• "My husband has been offered a terrific new job in a decent-sized Midwestern city. This is mostly great, except for the fact that we will have to leave our beloved NYC, where one can feel Jewish without trying very hard. He is half-Jewish and was raised with a fair amount of Judaism and respect for our tradition though ultimately he doesn’t feel Jewish in that Larry David sort of way like I do. So, he thinks I am nuts for hesitating to move to this new essentially Jew-less city. Oh, did I mention I am pregnant? Seesaw, this concern of mine is real, right? There is something to being surrounded by Jews, no? What should we do?"
  • "Orwell described the cliches of politics as 'packets of aspirin ready at the elbow.' Israel's 'right to defense' is a harder narcotic."
  • From Gene Simmons to Pink — Meet the Jews who rock:
  • The images, which have since been deleted, were captioned: “Israel is the last frontier of the free world."
  • As J Street backs Israel's operation in Gaza, does it risk losing grassroots support?
  • What Thomas Aquinas might say about #Hamas' tunnels:
  • The Jewish bachelorette has spoken.
  • "When it comes to Brenda Turtle, I ask you: What do you expect of a woman repressed all her life who suddenly finds herself free to explore? We can sit and pass judgment, especially when many of us just simply “got over” own sexual repression. But we are obliged to at least acknowledge that this problem is very, very real, and that complete gender segregation breeds sexual repression and unhealthy attitudes toward female sexuality."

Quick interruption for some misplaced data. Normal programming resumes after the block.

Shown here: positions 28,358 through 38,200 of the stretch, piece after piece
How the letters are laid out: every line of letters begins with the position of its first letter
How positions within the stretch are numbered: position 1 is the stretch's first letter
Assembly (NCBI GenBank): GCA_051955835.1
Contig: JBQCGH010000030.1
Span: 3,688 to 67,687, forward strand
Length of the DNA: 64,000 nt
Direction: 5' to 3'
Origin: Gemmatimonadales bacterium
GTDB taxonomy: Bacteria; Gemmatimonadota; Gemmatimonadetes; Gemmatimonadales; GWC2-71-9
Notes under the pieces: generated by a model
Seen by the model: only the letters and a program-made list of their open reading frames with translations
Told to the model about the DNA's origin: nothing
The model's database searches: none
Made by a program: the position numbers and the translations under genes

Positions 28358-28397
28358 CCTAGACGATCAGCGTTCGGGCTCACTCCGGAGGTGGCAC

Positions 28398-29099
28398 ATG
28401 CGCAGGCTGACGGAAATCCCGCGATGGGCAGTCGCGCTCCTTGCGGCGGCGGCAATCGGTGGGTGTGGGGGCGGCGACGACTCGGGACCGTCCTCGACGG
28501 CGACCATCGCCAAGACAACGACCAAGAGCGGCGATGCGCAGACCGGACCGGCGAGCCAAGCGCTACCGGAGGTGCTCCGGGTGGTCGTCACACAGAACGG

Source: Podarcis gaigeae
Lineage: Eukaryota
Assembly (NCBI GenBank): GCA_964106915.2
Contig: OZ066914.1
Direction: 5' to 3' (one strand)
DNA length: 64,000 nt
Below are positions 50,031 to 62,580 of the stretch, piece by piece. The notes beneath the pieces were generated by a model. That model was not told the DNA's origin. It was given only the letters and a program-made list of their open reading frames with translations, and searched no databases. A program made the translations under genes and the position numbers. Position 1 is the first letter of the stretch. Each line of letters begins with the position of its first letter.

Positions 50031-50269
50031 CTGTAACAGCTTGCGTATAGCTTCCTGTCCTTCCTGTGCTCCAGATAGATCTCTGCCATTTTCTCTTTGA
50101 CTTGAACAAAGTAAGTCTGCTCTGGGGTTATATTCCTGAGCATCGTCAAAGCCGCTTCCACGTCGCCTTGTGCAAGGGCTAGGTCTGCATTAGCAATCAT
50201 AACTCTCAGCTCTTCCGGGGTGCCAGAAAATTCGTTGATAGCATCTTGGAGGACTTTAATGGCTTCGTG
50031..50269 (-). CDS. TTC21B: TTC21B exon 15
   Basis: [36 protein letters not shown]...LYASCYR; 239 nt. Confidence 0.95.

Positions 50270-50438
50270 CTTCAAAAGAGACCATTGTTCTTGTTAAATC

• "Everybody is proud of the resistance. No matter how many people, including myself, disapprove of or even hate Hamas and its ideology, every single person in Gaza is proud of the resistance." Part 2 of Walid Abuzaid's on-the-ground account of life in #Gaza:
  • After years in storage, Toronto’s iconic red-and-white "Sam the Record Man" sign, complete with spinning discs, will return to public view near its original downtown perch. The sign came to symbolize one of Canada’s most storied and successful Jewish family businesses.
  • Is $4,000 too much to ask for a non-member to be buried in a synagogue cemetery?
  • "Let’s not fall into the simplistic us/them dichotomy of 'we were just minding our business when they started firing rockets at us.' We were not just minding our business. We were building settlements, manning checkpoints, and filling jails." What do you think?
  • PHOTOS: 10,000 Israel supporters gathered for a solidarity rally near the United Nations in New York yesterday.
  • Step into the Iron Dome with Tuvia Tenenbom.
  • from-cache

Would you like to receive updates about new stories?




















We will not share your e-mail address or other personal information.

Already subscribed? Manage your subscription.